Vertigo is the sense of the world spinning, rotating, or rocking that is experienced even when a person is holding perfectly still. Some patients use the term vertigo interchangeably with dizziness to describe a variety of symptoms, ranging from balance disorders and difficulty with walking to motion sickness or lightheadedness. However, most health care professionals consider vertigo to be a specific complaint that involves the balance centers of the inner ear and the brain.

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What is vertigo?

To understand vertigo, it’s helpful to understand the anatomy of the ear. Sound waves travel through the outer ear canal until they reach the eardrum. From there, sound turns into vibrations, which transmits in the middle ear via three small bones — the incus, the malleus, and the stapes — to the cochlea and finally to the vestibular nerve, which carries the signal to our brain that interprets those nerve impulses as sound.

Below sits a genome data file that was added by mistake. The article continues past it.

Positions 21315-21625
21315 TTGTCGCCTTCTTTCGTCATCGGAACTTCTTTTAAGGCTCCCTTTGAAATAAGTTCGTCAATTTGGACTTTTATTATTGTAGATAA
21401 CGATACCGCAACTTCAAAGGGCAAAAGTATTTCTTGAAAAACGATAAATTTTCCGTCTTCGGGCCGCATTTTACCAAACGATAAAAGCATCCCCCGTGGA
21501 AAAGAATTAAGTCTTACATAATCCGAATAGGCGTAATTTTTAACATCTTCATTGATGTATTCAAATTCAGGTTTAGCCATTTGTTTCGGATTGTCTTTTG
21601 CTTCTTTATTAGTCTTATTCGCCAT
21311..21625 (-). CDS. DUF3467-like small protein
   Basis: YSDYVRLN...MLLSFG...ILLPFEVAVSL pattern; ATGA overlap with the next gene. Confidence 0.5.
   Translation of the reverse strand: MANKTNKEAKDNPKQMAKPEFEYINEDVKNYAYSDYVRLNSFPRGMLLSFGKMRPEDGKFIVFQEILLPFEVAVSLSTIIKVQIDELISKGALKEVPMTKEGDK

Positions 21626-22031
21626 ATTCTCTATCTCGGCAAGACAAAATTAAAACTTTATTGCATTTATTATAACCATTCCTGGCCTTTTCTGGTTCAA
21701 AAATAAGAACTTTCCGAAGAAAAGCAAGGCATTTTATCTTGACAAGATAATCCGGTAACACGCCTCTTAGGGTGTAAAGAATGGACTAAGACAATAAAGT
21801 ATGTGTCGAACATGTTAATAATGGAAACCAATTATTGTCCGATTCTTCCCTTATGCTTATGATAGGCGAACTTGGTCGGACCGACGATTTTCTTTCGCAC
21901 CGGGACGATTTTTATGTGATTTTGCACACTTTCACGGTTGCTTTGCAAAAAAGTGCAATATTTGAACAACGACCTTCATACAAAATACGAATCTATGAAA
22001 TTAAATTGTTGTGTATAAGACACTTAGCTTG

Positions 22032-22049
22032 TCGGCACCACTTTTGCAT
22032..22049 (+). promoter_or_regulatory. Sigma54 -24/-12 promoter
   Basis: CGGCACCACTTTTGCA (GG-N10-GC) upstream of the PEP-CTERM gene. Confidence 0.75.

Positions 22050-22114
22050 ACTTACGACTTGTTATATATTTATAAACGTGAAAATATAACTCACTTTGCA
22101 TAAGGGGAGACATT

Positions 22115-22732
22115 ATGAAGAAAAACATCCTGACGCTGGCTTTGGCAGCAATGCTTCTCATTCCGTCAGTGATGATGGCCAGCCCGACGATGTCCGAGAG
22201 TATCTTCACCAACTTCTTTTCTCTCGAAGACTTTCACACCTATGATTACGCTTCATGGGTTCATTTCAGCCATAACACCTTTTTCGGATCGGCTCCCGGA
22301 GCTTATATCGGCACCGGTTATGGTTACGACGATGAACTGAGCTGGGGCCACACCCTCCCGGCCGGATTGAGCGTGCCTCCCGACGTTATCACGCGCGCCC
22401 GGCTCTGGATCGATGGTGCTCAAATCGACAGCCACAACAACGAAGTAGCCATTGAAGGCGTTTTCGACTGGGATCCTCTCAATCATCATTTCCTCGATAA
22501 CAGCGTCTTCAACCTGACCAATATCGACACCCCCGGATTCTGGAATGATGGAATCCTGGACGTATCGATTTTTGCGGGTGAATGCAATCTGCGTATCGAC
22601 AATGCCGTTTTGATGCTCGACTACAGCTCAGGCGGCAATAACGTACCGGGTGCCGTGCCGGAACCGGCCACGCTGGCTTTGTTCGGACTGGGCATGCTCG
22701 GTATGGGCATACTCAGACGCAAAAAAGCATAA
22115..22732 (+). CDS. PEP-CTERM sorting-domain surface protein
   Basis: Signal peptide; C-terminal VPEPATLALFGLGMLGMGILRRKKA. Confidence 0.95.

The inner ear is not involved with hearing. It is composed of three semicircular canals, positioned at right angles to each other, that are lined with sensitive nerve cells, which act like a gyroscope for the body. This arrangement of the semicircular canals, in combination with the hair cells within the utricle and saccule and otoliths (tiny structures which trigger the hair cells in response to movement), make up the vestibular system. This system provides instantaneous feedback to the brain, along with vision and proprioception receptors in the body, regarding our position in space.

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Many children attempt to create a sense of vertigo by spinning or riding a merry-go-round or rollercoaster. This type of induced vertigo is self-limiting; it lasts for a few moments and then disappears. In comparison, when vertigo occurs spontaneously or as a result of an injury or illness, it may last for many hours or days before resolving.